Furthermore, \(\lambda _{1}=\lambda _{S,j}\), \(\lambda _{3}=\lambda _{j,D}\), and \(\lambda _{LI}\) represent the rate parameters of the random variables \({{\left {h_{S,j}^{u}} \right }^2}\), \({{\left {h_{j, D}^{r}} \right }^2}\) and \({{\left {I_{j,j}^{r \rightarrow u}} \right }^2}\), respectively. It is assumed that \({\eta _j} = {\lambda _1}/{\lambda _{LI}}\). The detailed derivation of this relation is provided in Appendix A. In the highSNR region where \(P_{S}\) and \(P_{U}\) tend to infinity, the function \(H_{j}^{(\infty )}(x)\) approaches
This phenomenon occurs because the SINR is primarily influenced by the selfinterference at the FD near user, and increasing the transmitted power does not mitigate this interference. Consequently, alternative strategies like interference cancellation or optimizing relay placement can provide more efficiency in enhancing system performance under these circumstances.
We have two types of diversity gain. The first one is finiteSNR diversity gain and the second one is highSNR diversity gain. Diversity gain is the same as diversity order (DO) which can be defined as the asymptotic slope of the logarithmic plot of outage probability against SNR (in dB). Higher values of diversity gain indicate superior performance compared to lower values of diversity gain. The finiteSNR diversity gain can be written as
Here, \(\gamma\) represents the average SNR of the link between the BS and near user, while \(P_\text {out}\) indicates the outage probability at SNR \(\gamma\). By conducting certain algebraic simplifications, the finiteSNR diversity gain is obtained as
Furthermore, employing Taylor series expansions, \(\text {DO}\) is approximated as
where \({\kappa _j} = \frac{{{P}{\eta _i}}}{\lambda _{j,\textsf{D}} + \lambda _{\textsf{S},j}}\). Therefore, DO is related to the transmitted power, channel gains, selfinterference level at FD near user and the number of near users. In scenarios where the selfinterference is minimal (\(\eta _j\rightarrow 0\)), \(\text {DO}\) approaches L and the system performance improves. Additionally, when the value of selfinterference is nonnegligible (\(\eta _j\ne 0\)) and the SNR is high, \(P_{U}\rightarrow \infty\) and \(\kappa _j\rightarrow \infty\). This situation results in a diversity order of zero due to existing the outage floor imposed by selfinterference at FD near user.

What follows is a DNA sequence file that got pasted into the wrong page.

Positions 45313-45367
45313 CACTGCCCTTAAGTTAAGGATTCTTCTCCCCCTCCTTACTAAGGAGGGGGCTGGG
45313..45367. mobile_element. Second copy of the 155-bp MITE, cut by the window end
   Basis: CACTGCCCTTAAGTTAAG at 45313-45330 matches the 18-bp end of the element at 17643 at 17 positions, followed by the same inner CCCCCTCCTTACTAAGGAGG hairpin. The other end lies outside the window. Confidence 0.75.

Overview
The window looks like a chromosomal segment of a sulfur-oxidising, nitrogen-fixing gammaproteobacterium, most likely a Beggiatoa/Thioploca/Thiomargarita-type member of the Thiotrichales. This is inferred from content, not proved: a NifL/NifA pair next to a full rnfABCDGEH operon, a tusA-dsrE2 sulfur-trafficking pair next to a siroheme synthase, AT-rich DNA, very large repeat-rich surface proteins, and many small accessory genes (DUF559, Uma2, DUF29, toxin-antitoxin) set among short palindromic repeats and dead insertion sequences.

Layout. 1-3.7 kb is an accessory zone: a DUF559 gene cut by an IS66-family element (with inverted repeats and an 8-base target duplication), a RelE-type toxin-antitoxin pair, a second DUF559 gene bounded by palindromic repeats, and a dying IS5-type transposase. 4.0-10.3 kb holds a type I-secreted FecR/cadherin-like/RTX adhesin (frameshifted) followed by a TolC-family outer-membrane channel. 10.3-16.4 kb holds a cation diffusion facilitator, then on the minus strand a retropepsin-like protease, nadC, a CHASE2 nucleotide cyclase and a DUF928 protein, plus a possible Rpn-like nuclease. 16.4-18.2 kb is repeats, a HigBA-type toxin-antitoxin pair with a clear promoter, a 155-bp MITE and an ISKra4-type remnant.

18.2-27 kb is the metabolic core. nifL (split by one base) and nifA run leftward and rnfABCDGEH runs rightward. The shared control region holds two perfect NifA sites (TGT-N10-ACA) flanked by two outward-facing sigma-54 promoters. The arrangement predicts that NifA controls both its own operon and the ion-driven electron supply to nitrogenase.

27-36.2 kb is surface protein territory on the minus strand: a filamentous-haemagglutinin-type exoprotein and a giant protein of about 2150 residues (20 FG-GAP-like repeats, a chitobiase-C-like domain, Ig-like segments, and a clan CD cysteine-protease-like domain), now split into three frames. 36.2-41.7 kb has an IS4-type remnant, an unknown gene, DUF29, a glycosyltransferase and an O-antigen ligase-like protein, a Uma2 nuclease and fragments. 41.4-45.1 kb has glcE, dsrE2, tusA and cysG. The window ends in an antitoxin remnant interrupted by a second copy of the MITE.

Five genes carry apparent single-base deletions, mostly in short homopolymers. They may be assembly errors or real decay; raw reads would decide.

2.5.2 Average capacity
The outage probability in relation (10) is written as
In the given formulation, let \(\mathcal {S}=\{1,2,\ldots ,L\}\), \(\mathcal {A}\) be a subset of \(\mathcal {S}\), and the sum is performed over all feasible subsets of \(\mathcal {S}\) [36]. Consequently, the average capacity is determined as
where \(\mathcal {A}\) specifies the size of \(\mathcal {A}\) and
Employing the residue theorem, B(x) is given as
where a and \(b_i\) can be written as
By using the following identity [36],
The average capacity is written as
where \(E_{i}(\cdot )\) is the exponential integral function and \(\beta ={\sum \limits _{j \in A}( {\frac{{{\lambda _1}x}}{{P\left( {{a_2}  {a_1}x} \right) }} + \frac{{{\lambda _3}x}}{P}}) }\). In the case of tending SNRs to infinity, the average capacity can be obtained as
Utilizing the identity \(\int {\frac{1}{{b + ax}}} dx = \frac{1}{a}\ln \left {ax + b} \right\), the following integral transforms into:
Furthermore, by equating B(x) in (17) and (18) as \(x\rightarrow \infty\), it is demonstrated that \(a + \sum \limits _{j \in \mathcal {A}} {\frac{{{b_j}}}{{{\eta _j1}}}} = 0\). Utilizing this, \(X(\infty )\) can be determined as
Substituting (24) and \(X(0)=0\) into (22) yields
This analysis demonstrates that there exists a rigid limitation on the average capacity even when the transmitted powers grow infinitely. This limit arises from the nonzero value of selfinterference.
2.6 Analysis of FAM with power scaling